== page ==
Last week I had a math student ask me if any of this math is ever used in the real world. I told him math equations are used to figure out purchasing, in building, advertising on computers,etc. Most people think of math as a subject that must be endured in school with no real world application. In reality math is used in every aspect of life. In a world that is becoming evermore dependent on technology, people with mathematical skills will be needed more.
Math is not just about computations, though. It is about a thought process that can recognize patterns and find multiple solutions to problems. We can take logical reasoning and apply it all areas of life. Math is also vital to science, art and music.
The article below is very insightful on the importance of math education.
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In the past year, I have been working with young adults who are trying to enter the Marines. In order to do that they must pass the ASVAB exam. The four main components are reading comprehension, word knowledge, arithmetic reasoning and math knowledge. The biggest roadblock for the recruits that I have worked with is their ability to understand the pronunciation and meaning of words as well as comprehend the word problems. When I ask if they like to read they all say no.
Exposure to both written and oral language is vital to the development of a strong vocabulary and success in school and beyond. Language development begins at birth with each interaction that a child has. The more that a child is exposed to words in print as well as new, larger words, the broader their understanding of the world will be. Some ways that vocabulary can be expanded is to have conversations with your child, using new words in familiar context so that they can understand the meaning, as well as reading together.
As children enter school, it is important that reading be encouraged as not just a school activity but as a recreational activity. One way that this can be done is to continue to share reading time, either by reading a book together or by setting aside a family reading time. Children learn from what we do. If they see that we find reading valuable by our behavior, they are more likely to form this same habit. Another way to share reading is to discuss something that you really enjoyed in a book.
Creating lifelong readers is a key to success in all areas of life!
For the past month I have been tutoring Marine recruits who are struggling with the math portion of the ASVAB test, which is required to join the military. It is really sad to see people over eighteen years of age still struggling with basic math concepts. It has inspired me to have my younger students become proficient with their basic facts so that they can spend more time learning the larger math concepts.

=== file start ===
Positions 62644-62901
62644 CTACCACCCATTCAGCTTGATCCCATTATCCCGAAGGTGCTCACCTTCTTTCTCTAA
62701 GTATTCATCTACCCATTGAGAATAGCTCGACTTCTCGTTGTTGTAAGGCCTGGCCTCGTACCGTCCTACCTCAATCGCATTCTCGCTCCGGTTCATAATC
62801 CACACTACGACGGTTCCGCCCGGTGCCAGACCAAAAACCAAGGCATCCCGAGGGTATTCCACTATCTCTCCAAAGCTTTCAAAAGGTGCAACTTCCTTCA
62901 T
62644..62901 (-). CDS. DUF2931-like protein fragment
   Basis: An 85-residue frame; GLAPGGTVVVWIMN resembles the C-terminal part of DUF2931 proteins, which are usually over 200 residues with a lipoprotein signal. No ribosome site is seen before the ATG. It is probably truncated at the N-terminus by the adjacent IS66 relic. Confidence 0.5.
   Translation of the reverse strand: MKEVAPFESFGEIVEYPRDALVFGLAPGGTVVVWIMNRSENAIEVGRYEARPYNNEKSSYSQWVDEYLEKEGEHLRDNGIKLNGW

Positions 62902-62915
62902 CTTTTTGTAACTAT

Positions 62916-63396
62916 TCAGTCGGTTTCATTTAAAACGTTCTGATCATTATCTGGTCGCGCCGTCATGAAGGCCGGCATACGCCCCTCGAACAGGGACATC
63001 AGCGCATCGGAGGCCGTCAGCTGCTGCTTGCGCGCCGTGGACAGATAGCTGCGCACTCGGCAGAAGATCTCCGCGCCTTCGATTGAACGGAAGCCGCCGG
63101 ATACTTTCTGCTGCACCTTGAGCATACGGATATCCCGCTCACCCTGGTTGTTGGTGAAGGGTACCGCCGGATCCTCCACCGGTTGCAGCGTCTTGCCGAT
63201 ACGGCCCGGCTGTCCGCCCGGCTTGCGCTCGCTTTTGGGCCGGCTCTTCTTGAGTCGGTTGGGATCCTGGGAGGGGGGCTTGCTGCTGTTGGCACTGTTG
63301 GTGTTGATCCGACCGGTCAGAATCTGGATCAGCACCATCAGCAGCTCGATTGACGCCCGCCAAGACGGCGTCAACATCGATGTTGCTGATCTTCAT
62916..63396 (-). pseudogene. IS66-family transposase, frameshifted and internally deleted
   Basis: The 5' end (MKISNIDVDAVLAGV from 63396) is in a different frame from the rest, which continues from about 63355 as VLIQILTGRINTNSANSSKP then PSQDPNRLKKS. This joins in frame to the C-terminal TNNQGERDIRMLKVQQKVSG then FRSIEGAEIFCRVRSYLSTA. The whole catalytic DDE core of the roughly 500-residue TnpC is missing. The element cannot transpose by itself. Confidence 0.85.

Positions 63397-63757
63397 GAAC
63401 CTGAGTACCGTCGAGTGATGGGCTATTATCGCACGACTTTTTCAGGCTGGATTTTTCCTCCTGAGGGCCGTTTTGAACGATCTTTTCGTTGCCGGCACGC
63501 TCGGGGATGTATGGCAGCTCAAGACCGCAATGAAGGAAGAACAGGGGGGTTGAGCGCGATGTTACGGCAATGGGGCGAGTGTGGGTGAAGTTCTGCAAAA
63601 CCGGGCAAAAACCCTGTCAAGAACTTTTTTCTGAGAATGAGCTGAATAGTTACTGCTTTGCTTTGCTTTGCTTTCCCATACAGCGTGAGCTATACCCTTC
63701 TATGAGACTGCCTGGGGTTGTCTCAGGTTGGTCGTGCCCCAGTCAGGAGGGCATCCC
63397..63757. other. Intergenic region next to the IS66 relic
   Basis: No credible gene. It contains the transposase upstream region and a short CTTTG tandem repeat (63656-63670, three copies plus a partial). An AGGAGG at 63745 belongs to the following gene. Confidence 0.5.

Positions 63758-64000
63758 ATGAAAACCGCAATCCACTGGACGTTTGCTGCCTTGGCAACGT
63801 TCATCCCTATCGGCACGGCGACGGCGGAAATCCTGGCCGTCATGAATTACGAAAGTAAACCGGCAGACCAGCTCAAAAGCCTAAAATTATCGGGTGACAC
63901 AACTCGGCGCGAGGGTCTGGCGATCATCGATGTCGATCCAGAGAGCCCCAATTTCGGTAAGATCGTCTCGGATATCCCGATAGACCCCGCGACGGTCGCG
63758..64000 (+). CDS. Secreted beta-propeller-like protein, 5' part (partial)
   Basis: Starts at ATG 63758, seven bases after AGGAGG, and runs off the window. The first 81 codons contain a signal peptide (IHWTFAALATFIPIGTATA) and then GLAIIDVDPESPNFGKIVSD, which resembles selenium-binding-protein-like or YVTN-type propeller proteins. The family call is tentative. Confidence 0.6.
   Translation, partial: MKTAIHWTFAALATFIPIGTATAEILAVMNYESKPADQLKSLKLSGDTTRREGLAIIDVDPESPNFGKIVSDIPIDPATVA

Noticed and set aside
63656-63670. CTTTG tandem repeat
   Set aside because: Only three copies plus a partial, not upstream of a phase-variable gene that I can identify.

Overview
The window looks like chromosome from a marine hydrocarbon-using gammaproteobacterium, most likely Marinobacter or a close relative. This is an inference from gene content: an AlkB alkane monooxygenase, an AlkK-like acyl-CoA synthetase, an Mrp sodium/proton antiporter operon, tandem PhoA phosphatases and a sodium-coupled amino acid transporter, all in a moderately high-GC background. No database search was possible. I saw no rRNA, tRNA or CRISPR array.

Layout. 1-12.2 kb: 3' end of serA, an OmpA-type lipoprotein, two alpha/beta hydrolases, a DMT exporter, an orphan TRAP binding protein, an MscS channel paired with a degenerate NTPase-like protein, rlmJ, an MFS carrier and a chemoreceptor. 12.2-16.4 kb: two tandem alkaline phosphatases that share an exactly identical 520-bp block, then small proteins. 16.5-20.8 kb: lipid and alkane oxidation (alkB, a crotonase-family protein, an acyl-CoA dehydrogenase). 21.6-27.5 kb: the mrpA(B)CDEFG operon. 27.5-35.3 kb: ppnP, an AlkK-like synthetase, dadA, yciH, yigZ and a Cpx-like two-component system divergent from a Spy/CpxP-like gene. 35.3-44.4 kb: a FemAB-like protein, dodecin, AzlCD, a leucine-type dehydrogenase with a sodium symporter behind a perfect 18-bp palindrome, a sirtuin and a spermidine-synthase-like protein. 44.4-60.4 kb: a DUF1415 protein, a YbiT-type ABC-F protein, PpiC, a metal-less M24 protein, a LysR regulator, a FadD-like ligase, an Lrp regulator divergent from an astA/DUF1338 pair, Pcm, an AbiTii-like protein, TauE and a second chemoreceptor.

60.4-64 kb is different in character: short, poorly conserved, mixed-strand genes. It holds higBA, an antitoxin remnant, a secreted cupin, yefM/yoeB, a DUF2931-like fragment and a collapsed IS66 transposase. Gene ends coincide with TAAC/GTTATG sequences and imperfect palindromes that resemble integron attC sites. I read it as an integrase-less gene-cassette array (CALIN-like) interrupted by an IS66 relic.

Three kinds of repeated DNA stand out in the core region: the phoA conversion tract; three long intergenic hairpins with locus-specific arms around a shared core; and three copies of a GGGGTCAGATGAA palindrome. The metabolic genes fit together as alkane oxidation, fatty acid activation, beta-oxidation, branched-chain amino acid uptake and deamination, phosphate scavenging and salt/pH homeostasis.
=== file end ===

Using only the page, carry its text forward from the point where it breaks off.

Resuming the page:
So why learn math facts?
- Automaticity allows you to see the numbers in your head, leading to less mental energy used.
- It allows you to manipulate numbers more easily.
- Decreases the probability of making errors in calculations.
There are many wonderful websites that make this process fun for children. One that I’ve been using is math magician. You pick the type of operation that you want to focus on and then refine the parameters that you will use. For example, I have several students who will be entering 4th grade and I want to make sure that they have their multiplication/division facts mastered. I will either pick a number that they have not mastered or one hundred mixed facts. The site provides a timer based on the test that is being taken. If they complete it in the allotted time, they receive a certificate with the percent that they correctly answered. The students really enjoy it.
Here are some websites that I have found to be useful:
Make a goal of so many minutes a day to work on facts, such as 20 minutes. This short amount of time invested will make all the difference in long term math skills.
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Have you ever come to the end of reading something and realize that you have no idea what you just read? Now imagine that happening every time that you read something! How frustrated would you feel? You would probably hate reading and soon give it up.